My parents have settled in Lahore but our ancestral village is in Jhelum; when my grandparents were still alive we often had to shuttle back and forth between urban and rural life. The city is bifurcated by the Grand Trunk Road, a vast military cantonment on one side and the squalor of civilian life on the other. It’s located 176 kilometres from Lahore and 110 kilometres from the even more militarily extensive Rawalpindi.
But the quickest way to Jhelum was never by the Grand Trunk Road, which is too thickly populated with towns and hemmed in by commercial encroachment. The quickest way was by the unimaginatively titled, Rail Car, a train that runs between Lahore and Rawalpindi, stopping at every major city along the way, which included a stop in civilian Jhelum near the more imaginatively titled, Shandar Chowk.
I love trains. The hissing, the whistling, the rhythmic sound of coupling rods rotating with the wheels, the rickety sway of the ride. As people got off on the stops to Rawalpindi, more and more empty seats would allow us to lounge around, lie down, or play cards.
Periodically, men hidden behind piles of chips, biscuits and all manner of other edible delights, like paaparr, would walk by, followed by boys shouting garam aanday and other men with steel buckets full of ice and water, containing chilled sodas, juices and lemonade.
Going to the toilet was entertainment on its own. Staring down at the track passing by below, it was hard to take aim with all the shaking.
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At times I would go stand in the compartment dividers. Watching the scenery outside, watching men smoking cigarettes and blowing out the smoke like a miniature imitation of the engine up front, or all the way back. That was always impossible to tell.
Or sitting on a window seat, opening it wide and shoving my head outside to feel the wind on my face. Then being dragged back by a concerned mother with tales of people being hit by lamp posts.
It was always a group of us: cousins, uncles, aunts. We would tell each other jokes, play word games. Name, place, animal, thing. Chirrya urri, maina urri; gadha urra, at which I’d inevitably raise my finger. They could if they were on a plane, I’d argue. The most terrible of these was yassu panju haar kabootar doli. Where stop after stop hands grew redder and so did the ears they belonged to.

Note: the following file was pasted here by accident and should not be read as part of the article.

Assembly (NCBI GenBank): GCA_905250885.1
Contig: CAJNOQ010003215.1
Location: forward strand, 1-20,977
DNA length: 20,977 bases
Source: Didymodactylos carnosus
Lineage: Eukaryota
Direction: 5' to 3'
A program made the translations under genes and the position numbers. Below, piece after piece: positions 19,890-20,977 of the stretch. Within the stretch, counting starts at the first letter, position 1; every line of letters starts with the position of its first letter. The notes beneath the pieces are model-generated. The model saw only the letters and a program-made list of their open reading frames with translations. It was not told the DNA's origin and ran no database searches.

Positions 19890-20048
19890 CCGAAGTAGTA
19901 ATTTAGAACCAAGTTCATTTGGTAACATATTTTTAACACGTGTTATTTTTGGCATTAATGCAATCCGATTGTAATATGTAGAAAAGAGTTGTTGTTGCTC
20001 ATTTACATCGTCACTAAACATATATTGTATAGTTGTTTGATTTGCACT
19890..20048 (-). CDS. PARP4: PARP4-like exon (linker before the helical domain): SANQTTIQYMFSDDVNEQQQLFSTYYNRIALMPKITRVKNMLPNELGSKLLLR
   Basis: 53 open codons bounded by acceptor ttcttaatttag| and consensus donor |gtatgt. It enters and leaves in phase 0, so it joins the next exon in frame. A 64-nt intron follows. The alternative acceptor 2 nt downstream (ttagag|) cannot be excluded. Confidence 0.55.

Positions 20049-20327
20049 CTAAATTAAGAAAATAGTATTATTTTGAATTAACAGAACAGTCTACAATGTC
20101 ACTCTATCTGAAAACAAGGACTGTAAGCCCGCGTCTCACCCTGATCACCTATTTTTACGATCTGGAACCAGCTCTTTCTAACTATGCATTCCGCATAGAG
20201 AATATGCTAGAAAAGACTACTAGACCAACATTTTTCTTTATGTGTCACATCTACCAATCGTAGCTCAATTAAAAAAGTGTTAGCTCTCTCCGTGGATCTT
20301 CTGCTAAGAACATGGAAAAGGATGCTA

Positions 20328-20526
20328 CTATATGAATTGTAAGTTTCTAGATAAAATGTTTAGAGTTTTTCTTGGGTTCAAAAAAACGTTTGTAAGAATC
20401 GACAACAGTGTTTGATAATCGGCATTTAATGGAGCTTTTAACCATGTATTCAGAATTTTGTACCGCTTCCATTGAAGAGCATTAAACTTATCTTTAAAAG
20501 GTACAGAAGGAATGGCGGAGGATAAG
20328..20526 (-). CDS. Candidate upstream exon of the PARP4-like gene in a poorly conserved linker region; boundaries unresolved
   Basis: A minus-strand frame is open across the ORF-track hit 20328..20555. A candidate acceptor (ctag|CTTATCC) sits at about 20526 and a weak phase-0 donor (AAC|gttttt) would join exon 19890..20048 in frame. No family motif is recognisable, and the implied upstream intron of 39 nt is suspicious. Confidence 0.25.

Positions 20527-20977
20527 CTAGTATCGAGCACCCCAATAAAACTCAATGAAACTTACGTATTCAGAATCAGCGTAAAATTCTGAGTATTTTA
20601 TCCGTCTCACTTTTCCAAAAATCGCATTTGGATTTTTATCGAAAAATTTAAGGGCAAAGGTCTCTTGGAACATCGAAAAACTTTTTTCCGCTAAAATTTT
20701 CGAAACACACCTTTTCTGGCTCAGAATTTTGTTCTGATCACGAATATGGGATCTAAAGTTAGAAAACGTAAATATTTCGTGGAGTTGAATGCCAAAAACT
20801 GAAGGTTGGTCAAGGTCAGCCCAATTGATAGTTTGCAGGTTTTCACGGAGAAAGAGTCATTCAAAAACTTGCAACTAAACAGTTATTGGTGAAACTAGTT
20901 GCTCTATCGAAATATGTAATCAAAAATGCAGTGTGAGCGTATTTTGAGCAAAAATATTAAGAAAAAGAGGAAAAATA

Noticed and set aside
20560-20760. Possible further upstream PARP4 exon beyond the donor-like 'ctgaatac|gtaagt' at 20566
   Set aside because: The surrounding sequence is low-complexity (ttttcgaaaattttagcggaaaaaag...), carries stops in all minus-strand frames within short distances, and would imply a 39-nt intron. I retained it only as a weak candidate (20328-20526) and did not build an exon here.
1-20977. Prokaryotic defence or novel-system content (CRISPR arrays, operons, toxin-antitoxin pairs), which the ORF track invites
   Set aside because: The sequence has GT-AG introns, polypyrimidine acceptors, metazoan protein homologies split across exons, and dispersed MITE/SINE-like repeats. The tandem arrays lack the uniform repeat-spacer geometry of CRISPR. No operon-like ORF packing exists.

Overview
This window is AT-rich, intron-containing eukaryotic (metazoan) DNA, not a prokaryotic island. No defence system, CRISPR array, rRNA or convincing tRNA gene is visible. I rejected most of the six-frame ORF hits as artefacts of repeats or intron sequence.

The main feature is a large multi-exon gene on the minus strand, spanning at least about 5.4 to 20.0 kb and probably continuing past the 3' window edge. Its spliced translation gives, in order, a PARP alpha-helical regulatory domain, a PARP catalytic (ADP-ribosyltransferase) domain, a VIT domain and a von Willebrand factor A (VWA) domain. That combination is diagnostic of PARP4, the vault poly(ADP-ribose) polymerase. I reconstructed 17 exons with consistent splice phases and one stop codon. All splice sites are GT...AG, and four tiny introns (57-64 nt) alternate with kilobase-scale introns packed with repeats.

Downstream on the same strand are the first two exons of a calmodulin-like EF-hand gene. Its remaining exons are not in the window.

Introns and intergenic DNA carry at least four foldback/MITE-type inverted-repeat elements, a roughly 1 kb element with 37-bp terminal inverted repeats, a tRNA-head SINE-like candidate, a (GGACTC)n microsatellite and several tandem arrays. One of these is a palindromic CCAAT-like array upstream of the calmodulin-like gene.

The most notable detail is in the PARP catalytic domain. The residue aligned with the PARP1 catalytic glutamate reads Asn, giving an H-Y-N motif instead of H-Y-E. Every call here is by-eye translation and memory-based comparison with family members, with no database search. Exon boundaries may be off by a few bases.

I’ve been on this train many times, frequently arriving late at the station but thankfully it never ran on time anyway. Still, it got us to our destination in a quarter to three hours, which beat the three and a half hour drive.
It wasn’t foolproof. However, a cousin and I once went to sleep, were not roused by the conductor’s wake up call, missed our exit and ended up in Rawalpindi. Our worst nightmare — just behind getting off in Gujrat by mistake.
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I loved trains so much I even took them to Karachi. The Shalimar Express purported to get you there in 21 hours but could sometimes take 21 days. Pakistan Railways is a throwback to the 19th century, both in service and performance. There would often be a train coming down the same track in the opposite direction, which meant stopping for long stretches at an interchange until the oncoming train passed.
On the way back from Karachi once, I was on the Shalimar in a compartment full of young men with pubescent beards, with moustaches shaved, white turbans on their heads, shalwars raised above ankles; acolytes of the tableeghi jamaat, on their way to Raiwind in Lahore for the annual ijtema. Sindhis, Mohajirs, Uzbeks, Kazakhs, Turkmen. They saw my shorts, my shaved face and in them an opportunity to practise their trade.
They spoke to me in parables, asked me if I were walking through a forest and saw a fallen tree would I assume that it had fallen on its own, or reason that someone or something had struck it down? A woodcutter, a strong wind, lightning. Then if a mere tree couldn’t fall on its own, how could the universe exist without external causation, without creation? They gave me triumphant smiles, I told them that if the roots were old a tree could actually fall under its own weight. This only encouraged them more.
I lay down on adjoining seats and listened to them for hours. When I would go out into the divider they would come with me, when I went back to the seat they would huddle around me, all fourteen of them. I was both a curiosity and a challenge. They would preach to me, and then I would preach to them.
By the time we reached Multan the compartment was almost empty, other than us. By the time we reached Faisalabad the tableeghis were ready to give up, well, all but one. He was around my age, 21, the leader of the pack, and he spoke to me all the way to Lahore. At the end, he invited me to come with him to Raiwind, I politely declined, but we parted on amicable terms.
I didn’t find them a nuisance.
There’s something about train rides that makes talking comfortable. The ambient sounds, the fact that everyone’s swaying from side to side, constantly shifting on uncomfortable seats, swatting at mosquitos, it’s a shared experience. Makes it easier to start a conversation, and then there’s a guy with a steel bucket there to literally break the ice.